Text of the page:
Texas Twister has my respect! I was so gratified after the initial Scarlet Spider/Rangers brawl to NOT see the typical team who just assumes the guy they fought is a villain for no other reason than, well, they fought! Instead, Texas Twister notices that when Kaine threw Shooting Star out the window (Kaine’s opening move of the fight), he was throwing her right into Texas Twister’s arms. And he knows Roxxon isn’t a shining example of corporate ethics, so he keeps an open mind that maybe Scarlet Spider’s motives were righteous. This was a very refreshing respite from the usual hero vs. hero misunderstanding cliche. And even after their second fight, when it had really looked like Scarlet Spider was in the wrong, Texas Twister is quick to recognize that he was actually RIGHT when the bodies show up. It would have been so easy to dumb down these characters more, but Yost avoids it at every turn. Bravo.

It’s also really nice to see the character development happening with Kaine. He’s still Kaine – he’s the ‘hero’ that starts a fight with a superteam and steals a nice motorcycle that’ll help him get to Galveston without a second thought. And yet, when it looks like Zoe’s led him to an empty room and may just be crazy, he knows that his actions could turn him into a fugitive again – and he’s scared of it. We see that he really is starting to care about this life when he worries about losing it. He regrets losing his “second chance at life,” and when he plans to make his escape, the first thing he thinks about is picking up Aracely before heading to Mexico. Very recently he would have been hitting the road solo and not fretting over it one bit. Now we’re really seeing the beginnings of him caring for another person, and how much a second chance to prove himself really matters to him. This is a Kaine we could never have anticipated back in his Clone Saga days in the 90s, but it’s a great character progression that really makes you root for the guy. He might have no idea how to be a superhero, but he’s quickly becoming one of the easiest title characters to like I can think of.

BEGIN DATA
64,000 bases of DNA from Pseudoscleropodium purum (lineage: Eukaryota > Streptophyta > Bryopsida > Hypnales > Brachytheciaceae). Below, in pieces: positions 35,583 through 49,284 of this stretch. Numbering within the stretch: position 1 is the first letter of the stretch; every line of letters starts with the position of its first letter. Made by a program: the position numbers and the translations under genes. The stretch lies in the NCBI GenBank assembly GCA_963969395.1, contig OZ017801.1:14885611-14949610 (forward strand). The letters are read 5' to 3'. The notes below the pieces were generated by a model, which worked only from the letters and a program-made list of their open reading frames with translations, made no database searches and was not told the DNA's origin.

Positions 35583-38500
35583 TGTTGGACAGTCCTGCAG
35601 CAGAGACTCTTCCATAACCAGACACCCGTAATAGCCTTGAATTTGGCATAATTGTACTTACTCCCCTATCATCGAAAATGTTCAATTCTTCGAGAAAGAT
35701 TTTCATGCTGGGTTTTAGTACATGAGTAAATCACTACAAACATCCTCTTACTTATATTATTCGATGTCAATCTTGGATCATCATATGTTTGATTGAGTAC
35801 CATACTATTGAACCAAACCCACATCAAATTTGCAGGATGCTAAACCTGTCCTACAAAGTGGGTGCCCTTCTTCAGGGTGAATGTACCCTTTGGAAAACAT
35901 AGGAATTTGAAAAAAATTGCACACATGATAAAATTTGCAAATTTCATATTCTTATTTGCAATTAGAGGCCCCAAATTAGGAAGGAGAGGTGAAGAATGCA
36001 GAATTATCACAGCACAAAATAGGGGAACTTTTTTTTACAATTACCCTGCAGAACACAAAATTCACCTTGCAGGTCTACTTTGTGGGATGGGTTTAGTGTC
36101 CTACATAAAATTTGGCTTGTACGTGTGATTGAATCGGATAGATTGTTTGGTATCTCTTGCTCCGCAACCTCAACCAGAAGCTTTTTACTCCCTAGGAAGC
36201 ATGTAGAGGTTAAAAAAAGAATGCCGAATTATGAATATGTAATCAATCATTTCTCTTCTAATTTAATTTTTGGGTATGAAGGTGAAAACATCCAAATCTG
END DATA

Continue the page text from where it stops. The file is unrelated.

Finally, we’ve got a promising tease at the end that’s looking to rocket us into a strong conclusion for “The Second Master” that should carry us into “Minimum Carnage” quite nicely. As ever, Scarlet Spider is a stronger book than most people ever expected it to be, and if it’s not on your pull list you’re missing maybe the best spider title around!

RATING: 4 Rangers out of 5. This issue had a lot going for it and was all-around entertaining. I’m taking off a half-point compared to last issue because there was a bit of stunted dialogue/narration going on in the middle, but nothing that detracted enough for me to even being it up in my thoughts.

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(4) Comments

  1. CrazyChris

    It's good to see you back on the wagon, Kevin. I'll give this series a shot when it crosses over with Venom in Minimum Carnage. We'll see what happens from there.

  2. Kevin Cushing - Post author

    Eddie - I'm so glad you enjoyed Crawl Space, and I can't thank you enough for the extremely high compliment! Definitely made my day! And I agree with you both - Yost and the book itself are rocking hard, and it's easily my favorite Spider book on the stands. I hope it keeps going for a long, long time!

  3. Eddie

    Quick shout-out to you Mr. Cushing. I just discovered your Crawlspace comic on the site. Loving it! Man, do I wish they would let you take ASM over. But, I digress. I think SS is without a doubt the best Spider-Book on the market. There may have been one clunker issue in the whole lot so far. It has been a blast watching Kaine develop. It really fits with the idea that he is a clone, and although a fully grown adult, he does not have much life experience. So, his judgement is a little jack-assy at times. But! He is learning and getting better and he will never be Peter Parker, which is a good thing (although, I'd like to see that come back someday). I was skeptical of the Rangers, too. They looked corny. But, as you say, Yost did a great job with them. Overall, the book just doesn't feel so adolescent, like ASM feels now. It seems like it's a book aimed at an intelligent audience and Marvel deserves some kudos for producing it. Keep up the great work.